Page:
by Mike Pride, New Hampshire Bulletin
Charlie Simic was an adopted son of New Hampshire, having arrived here 50 years ago, but as a poet, literary critic, and commentator, he remained a citizen of the world. He lived in a blue saltbox near Bow Lake in Strafford with his wife, Helen Lubin, while sharing his world view and faith in the written word with thousands of literature and creative writing students at the state university in Durham.
When he died Monday at the age of 84, he left behind a rich trove of poetry, memoir, literary criticism, and political commentary. This work earned him a MacArthur genius grant in 1984, the Pulitzer Prize in poetry in 1990, and the U.S. poet laureateship in 2007.
As the editor and self-appointed poetry beat writer of the Concord Monitor, I became a faithful reader of Charlie’s work. I first interviewed him shortly after his Pulitzer Prize was announced. On the drive to the house in early spring, rain blackened the nearly bare branches and a bleak sky augured yet more winter. When I stopped at Thorne’s general store to check my directions, the message on the chalkboard inside said nothing about that day’s specials. Instead, it haled Charlie as “our Pulitzer Prize winner,” emphasis on the “our.”
Charlie told me his life story that day. Born in 1938 in Belgrade, Serbia, he had immigrated to the United States after World War II and the Communist takeover of Yugoslavia. His memories of these experiences shaped the core of his poetic vision.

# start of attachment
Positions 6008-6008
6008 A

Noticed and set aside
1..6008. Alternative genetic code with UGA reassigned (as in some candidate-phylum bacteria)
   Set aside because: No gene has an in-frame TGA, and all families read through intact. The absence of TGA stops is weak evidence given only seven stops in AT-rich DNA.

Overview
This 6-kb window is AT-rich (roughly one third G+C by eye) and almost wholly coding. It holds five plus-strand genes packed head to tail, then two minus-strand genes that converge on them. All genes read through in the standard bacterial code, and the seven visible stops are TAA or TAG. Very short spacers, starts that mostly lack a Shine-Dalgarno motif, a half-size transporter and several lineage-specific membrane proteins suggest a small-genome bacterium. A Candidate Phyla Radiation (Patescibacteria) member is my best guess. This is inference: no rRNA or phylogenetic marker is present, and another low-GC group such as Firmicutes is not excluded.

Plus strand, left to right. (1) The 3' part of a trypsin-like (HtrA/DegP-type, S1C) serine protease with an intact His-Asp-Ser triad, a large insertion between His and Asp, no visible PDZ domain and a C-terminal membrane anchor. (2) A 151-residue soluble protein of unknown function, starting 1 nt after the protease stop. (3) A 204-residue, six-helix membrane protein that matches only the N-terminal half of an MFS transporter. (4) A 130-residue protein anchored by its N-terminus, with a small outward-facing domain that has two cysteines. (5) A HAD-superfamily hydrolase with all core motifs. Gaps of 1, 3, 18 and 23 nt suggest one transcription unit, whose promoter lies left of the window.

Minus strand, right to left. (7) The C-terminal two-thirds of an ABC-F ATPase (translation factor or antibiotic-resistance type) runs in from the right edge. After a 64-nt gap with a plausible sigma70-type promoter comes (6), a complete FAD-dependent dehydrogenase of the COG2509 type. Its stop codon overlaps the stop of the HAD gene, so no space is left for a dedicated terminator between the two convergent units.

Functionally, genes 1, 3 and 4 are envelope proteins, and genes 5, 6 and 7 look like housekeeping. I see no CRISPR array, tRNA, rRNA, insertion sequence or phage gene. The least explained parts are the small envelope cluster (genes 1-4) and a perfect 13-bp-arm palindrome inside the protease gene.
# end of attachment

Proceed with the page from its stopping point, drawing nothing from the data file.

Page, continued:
As a young boy during the war, he had played in the streets of Belgrade, where Yugoslav partisans hanged suspected traitors from telephone poles and American bombardiers dumped leftover bombs. “We kids at an early age were abandoned to ourselves,” he said. His earliest memory was of the April night in 1941 when the Germans first bombed the city. “I was thrown out of my bed and across the room,” he said, “and I remember the room lit up from the flames – a bright, bright light.”
Yugoslavia’s population was 16 million, and World War II and a savage civil war afterward killed more than 1.7 million of them. As a boy, with no other knowledge of the world, Charlie lived those days of destruction and death as a grand adventure. Just before his seventh birthday, when his parents told him the war in Europe was over, he thought, “Oh, now there won’t be any fun.”
Charlie’s father, an engineer employed by an American company, and his mother, a teacher, escaped Yugoslavia with their children after years of hunger, deprivation, and hiding. They lived briefly in Paris before coming to the United States in 1953. Charlie attended the University of Chicago and New York University.
During a visit to Yugoslavia when he was in his mid-thirties, Charlie discovered in these events a path to poetry. When he saw his street, his house, the places he had haunted in his youth, the scenes came back, and a sense of their absurdity came with them. “Once I was there,” he told me, “I just realized the craziness of it – this 7-year-old kid roaming around there.”
“Old Soldier” is one of many poems that echo the experiences of his childhood. It begins with a scrap of common childhood memory and deepens as it goes.
By the time I was five,
I had fought in hundreds of battles,
Had killed thousands
And suffered many wounds
Only to rise and fight again.